Me giving oral testimony. Click for full video.
Earlier this week, 70+ people – representing interests such as meat, dairy, public health, sugar, vegetarian, spices and sustainability – gathered at the National Institutes of Health to weigh in on what the 2015 Dietary Guidelines should say to Americans about a healthy diet.
I had the opportunity to represent AICR and speak up for guidance that will help Americans more easily make choices to lower their cancer risk. Everyone had 3 minutes to speak directly to experts from USDA and Health and Human Services who will be writing the 2015 dietary guidelines for Americans. You can watch the video here. The Dietary Guidelines (revised every 5 years) are key to how we move forward with dietary advice, and that also affects how food is produced and manufactured in the U.S. Continue reading
Overweight and obesity are responsible for about 120,000 cases of cancer in the United States each year. Nearly 1 in 2 Americans develops cancer at some point in their lives.
Although cancer touches many of us, many parents and health educators are unaware that prevention starts early – in childhood, or even in utero! Diet can affect not only your health, but that of generations to come. Last month, I spoke about healthy eating strategies for parents and educators in a webinar, working with AICR.
Here are some highlighted tips for cancer prevention:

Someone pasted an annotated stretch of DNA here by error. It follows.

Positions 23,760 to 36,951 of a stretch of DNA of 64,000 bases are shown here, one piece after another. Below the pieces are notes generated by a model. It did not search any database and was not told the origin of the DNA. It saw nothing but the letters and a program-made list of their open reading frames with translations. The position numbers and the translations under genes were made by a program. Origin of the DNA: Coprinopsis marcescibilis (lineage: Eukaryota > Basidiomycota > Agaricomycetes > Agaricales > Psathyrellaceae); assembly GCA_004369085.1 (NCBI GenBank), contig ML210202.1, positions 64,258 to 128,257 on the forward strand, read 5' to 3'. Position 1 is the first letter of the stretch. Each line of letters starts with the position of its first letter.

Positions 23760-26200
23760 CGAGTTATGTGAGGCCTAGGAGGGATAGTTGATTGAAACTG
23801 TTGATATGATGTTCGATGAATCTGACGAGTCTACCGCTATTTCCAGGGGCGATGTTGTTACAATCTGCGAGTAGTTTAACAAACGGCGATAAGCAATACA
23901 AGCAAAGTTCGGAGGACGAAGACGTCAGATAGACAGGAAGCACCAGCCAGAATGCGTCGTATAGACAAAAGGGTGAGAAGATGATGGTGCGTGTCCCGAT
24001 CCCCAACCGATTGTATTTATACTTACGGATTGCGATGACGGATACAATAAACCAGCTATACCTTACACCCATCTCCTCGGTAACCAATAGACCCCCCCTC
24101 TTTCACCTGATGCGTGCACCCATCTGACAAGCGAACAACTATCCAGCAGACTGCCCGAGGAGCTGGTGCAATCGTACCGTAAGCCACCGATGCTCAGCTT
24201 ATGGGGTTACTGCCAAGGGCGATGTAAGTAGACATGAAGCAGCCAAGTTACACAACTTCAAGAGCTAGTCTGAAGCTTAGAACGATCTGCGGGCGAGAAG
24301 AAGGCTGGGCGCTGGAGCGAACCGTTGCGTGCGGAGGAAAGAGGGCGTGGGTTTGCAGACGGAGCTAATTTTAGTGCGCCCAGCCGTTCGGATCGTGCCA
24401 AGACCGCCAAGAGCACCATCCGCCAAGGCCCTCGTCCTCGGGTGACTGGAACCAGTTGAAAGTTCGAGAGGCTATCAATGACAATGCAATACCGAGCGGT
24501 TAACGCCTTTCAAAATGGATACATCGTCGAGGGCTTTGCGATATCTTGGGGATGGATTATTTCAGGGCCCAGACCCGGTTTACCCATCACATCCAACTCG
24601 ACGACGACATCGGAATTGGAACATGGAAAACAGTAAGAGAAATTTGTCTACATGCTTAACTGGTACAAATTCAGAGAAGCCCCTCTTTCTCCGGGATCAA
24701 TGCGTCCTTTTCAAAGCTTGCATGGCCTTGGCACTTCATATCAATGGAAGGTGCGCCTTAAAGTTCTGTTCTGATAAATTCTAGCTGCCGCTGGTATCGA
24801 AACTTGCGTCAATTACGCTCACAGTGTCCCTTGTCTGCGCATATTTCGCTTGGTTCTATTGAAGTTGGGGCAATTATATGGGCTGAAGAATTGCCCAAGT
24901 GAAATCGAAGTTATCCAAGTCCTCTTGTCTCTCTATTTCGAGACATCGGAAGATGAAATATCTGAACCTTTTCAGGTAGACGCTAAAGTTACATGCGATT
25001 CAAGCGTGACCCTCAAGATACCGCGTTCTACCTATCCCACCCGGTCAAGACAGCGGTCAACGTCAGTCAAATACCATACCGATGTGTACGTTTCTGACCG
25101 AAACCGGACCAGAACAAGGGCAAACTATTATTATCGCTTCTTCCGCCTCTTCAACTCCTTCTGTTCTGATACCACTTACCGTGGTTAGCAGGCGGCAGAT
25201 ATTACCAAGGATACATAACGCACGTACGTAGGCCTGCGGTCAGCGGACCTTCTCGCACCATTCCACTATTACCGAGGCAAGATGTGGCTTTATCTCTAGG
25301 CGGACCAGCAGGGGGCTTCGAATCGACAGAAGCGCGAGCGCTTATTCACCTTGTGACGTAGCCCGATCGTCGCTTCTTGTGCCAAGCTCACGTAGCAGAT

- Eat more beans. They’re packed with phytochemicals and fiber –both, which can play a role in disease prevention. To cut back on sodium in canned beans, rinse them first. It decreases the sodium content by as much as 40%.
- Find creative ways to move more! Have a “dark party” with your kids and their friends. Buy a pack of Glow-sticks and give each child a couple, crank up the volume on their favorite dance tunes and turn off the lights!
For employees who are stressed at work or struggle to make a healthy dinner for their family, a new study finds that a flexible workplace program can help address these concerns and lead to weight loss, adding almost half an hour of weekly physical activity, and improving many other risk factors.
The study focused on employees at risk for type 2 diabetes (86 million US adults are at risk). Lowering risk for type 2 diabetes also means reduced risk for some cancers, including colon, breast (postmenopausal), pancreas and endometrium. Type 2 diabetes increases risk of some cancers, and both diseases share several risk factors such as obesity, elevated insulin levels, and physical inactivity.
The study, published last week in the Journal of Occupational and Environmental Medicine found significant improvement in weight, waist size, insulin levels and physical activity in participants. About 90 employees participated by attending group classes or watching a DVD and having a weekly phone call with the lifestyle coach, or a combination of those. Continue reading